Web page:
The research will use philosophical and historical perspectives on nutrition and related sciences to contribute to efforts to create an integrated multidisciplinary approach to nutrition.
Nutrition science has been transformed in recent years into something broader and more theoretically grounded than the traditional discipline of human nutrition. As such it is a new and contested disciplinary formation and offers many potential lines of investigation for historians and philosophers of science. Reflection on the history and development of the field, and its relationship to other fields, such as the developmental origins of health and disease (DOHaD) and evolutionary medicine, has the potential to assist practitioners in achieving a stable and functional disciplinary identity.
Nutrition science also has an uneasy relationship to broader societal interest in nutrition and to the worldwide obesity crisis. The very idea that our relationship to food should be mediated by science is controversial in some circles and has been slighted as ‘nutritionism’. The relationship between nutrition science and multiple conceptions of a ‘natural’ diet and its relationship to health is also in urgent need of analysis.
The research will be jointly supervised by ARC Laureate Fellow and Professor of Philosophy Paul Griffiths and Charles Perkins Centre Nutrition Theme Leader Professor David Raubenheimer. The University of Sydney is ranked equal first in the world as a destination for postgraduate study in the philosophy of the biological sciences.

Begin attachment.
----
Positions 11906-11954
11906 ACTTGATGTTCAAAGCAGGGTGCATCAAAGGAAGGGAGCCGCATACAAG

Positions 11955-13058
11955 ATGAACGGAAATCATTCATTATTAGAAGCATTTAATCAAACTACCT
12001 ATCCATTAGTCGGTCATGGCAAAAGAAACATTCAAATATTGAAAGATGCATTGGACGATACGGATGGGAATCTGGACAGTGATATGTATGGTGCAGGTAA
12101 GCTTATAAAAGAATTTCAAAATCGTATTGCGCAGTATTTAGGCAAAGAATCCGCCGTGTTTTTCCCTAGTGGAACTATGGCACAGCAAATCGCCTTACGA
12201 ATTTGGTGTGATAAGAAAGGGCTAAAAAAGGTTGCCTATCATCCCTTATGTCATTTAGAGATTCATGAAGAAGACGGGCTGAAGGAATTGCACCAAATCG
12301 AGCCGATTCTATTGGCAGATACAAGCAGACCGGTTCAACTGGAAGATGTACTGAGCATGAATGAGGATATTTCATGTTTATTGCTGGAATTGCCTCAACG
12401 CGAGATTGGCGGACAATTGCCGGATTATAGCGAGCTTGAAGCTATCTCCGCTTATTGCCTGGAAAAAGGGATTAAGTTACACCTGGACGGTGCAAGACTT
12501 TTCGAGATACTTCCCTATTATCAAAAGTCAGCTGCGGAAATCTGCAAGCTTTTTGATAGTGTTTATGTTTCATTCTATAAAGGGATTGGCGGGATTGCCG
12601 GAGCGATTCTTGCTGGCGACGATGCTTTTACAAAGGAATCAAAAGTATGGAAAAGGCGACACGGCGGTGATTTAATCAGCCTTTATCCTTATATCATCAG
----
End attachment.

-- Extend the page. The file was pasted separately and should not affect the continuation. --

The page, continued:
The Charles Perkins Centre and the Sydney Food and Nutrition Network, headed by Prof. Raubenheimer, are world-leaders in nutrition science. Prof Raubenheimer was a member of the expert working group who produced the Australian Academy of Science’s 2019 report Nourishing Australia: A decadal plan for the science of nutrition.
To understand and shape the development of nutrition science and thereby contribute to easing the burden of diabetes, obesity and cardiovascular disease, and their related conditions.
The successful candidate will join the Charles Perkins Centre, a flagship interdisciplinary research centre with exceptional opportunities and support for early career researchers. They will be a member of the Theory and Methods in Bioscience group, headed by Prof. Griffiths, where postdoctoral fellows and PhD students work closely with one another and with a local and international network of collaborators. In addition, they will be integrated into the activities of the Sydney Food and Nutrition Network, headed by Prof. Raubenheimer, and will have access to many leading researchers in the field of the project.
Applicants are invited to submit a proposal for PhD research that aligns directly to this project.
Prospective candidates may qualify for direct entry into the PhD program if their research proposal (see above) is accepted and they satisfy at least one of the criteria listed below.
For more information regarding applying for a PhD refer to the course details for Doctor of Philosophy (Arts and Social Sciences).
Please also refer to guidelines for preparing a research proposal.
A number of scholarships are available to support your studies.
These scholarships will provide a stipend allowance of $35,629 per annum for up to 3.5 years. Successful international students will also receive a tuition fee scholarship for up to 3.5 years.